Chesapeake horse dies after Eastern Equine Encephalitis diagnosis

CHESAPEAKE, Va. – A horse in Chesapeake that was recently diagnosed with Eastern Equine Encephalitis (EEE) has died, according to the Chesapeake Health Department.

The agency says August and September are the most active months for cases of mosquito-borne diseases, including EEE and West Nile virus (WNV).

“School may signal the beginning of fall for many people, but NOT for mosquitoes. This is the time of year residents should be most cautious about eliminating mosquito breeding sites and avoiding excessive mosquito bites,” said Dr. Nancy Welch, director, Chesapeake Health Department. “Mosquito control districts all over Hampton Roads are detecting higher than normal WNV activity in mosquitoes this season.”

People at the highest risk for serious mosquito-borne diseases are young children, adults age 50 and older and those who have diseases such as cancer or diabetes, which can suppress a person’s immune system.

The Virginia Department of Health also reported Tuesday that 12 people have tested positive for West Nile virus in the state this year.

Experts say anyone experiencing symptoms such as high fever, severe headache, a stiff neck, confusion and lethargy should seek medical attention right away.

The department says the Chesapeake Mosquito Control Commission has been actively working to reduce mosquito populations to lower the risk of mosquito-borne diseases to humans and animals. Dreda A. Symonds, director of the commission, says most of the agency’s service requests are in responds to “very fast developing and aggressive mosquito species.” Although they are the biggest nuisance and the CMCC is spraying in high numbers, Symonds says they do not pose a disease risk.

Symonds says WNV mosquitoes are most active an hour after sunset and are most common in the city’s suburban areas.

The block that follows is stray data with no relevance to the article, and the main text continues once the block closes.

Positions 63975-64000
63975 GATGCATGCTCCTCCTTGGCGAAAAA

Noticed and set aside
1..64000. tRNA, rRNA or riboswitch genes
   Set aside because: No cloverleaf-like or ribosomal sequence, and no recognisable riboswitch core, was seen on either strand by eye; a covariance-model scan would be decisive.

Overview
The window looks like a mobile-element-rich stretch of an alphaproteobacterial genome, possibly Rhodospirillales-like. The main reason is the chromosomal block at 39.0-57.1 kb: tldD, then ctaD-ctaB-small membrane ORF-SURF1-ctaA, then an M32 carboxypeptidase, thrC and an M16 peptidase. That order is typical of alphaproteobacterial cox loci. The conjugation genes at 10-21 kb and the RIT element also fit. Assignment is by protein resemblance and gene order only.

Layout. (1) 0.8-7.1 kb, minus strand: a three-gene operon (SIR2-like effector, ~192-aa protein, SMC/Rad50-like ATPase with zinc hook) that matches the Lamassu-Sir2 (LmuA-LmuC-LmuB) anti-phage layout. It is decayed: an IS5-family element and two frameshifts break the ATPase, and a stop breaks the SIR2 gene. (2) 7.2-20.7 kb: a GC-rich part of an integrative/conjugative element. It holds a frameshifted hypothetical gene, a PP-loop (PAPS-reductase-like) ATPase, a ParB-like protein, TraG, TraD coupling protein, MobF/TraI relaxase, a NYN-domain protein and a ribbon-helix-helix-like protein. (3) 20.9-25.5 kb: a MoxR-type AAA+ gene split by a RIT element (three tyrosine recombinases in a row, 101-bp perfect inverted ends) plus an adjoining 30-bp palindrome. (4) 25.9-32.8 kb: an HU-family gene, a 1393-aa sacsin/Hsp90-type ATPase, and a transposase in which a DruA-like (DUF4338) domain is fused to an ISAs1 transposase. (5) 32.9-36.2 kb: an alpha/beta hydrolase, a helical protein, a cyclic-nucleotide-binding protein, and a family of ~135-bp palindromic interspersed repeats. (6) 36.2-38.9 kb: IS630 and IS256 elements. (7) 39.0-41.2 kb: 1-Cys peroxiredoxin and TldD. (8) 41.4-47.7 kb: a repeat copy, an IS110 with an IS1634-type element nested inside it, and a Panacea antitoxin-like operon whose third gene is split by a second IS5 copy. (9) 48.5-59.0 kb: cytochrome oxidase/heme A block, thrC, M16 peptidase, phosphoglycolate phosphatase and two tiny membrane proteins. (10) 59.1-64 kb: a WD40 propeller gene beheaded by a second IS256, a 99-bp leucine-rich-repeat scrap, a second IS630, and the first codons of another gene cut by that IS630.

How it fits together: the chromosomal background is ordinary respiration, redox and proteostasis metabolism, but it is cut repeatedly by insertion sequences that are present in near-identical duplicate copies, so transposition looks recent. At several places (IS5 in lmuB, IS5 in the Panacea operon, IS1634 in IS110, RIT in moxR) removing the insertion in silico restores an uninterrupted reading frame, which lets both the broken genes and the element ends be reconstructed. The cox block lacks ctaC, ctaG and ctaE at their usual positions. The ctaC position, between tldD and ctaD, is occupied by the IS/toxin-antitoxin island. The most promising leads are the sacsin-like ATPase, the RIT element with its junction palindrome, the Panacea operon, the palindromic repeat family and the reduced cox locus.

Horse owners in areas that have tested positive for the disease have been notified, and they have also been strongly encouraged to vaccinate their animals.

Officials say the best prevention for these diseases is to avoid mosquito bites. The following tips can help you reduce the risk of being bitten:

  • Use insect repellent containing an EPA-registered active ingredient. Follow directions on the label.
  • Many mosquitoes are most active at dusk and dawn. Be sure to use insect repellent and wear long sleeves and pants at these times or consider staying indoors during these hours.
  • Make sure you have good screens on your windows and doors to keep mosquitoes out.
  • Eliminate mosquito-breeding areas in your yard where rainwater collects. Turn over or empty bird baths, flower pots, buckets, or barrels. Clean roof gutters and downspout screens. Remove old tires from your yard. Eliminate standing water on flat roofs, boats or tarps. Keep children’s wading pools empty and on their sides when not in use.

For more information on how to prevent mosquito bites, click here and here.

To report a mosquito problem in the City of Chesapeake, click here.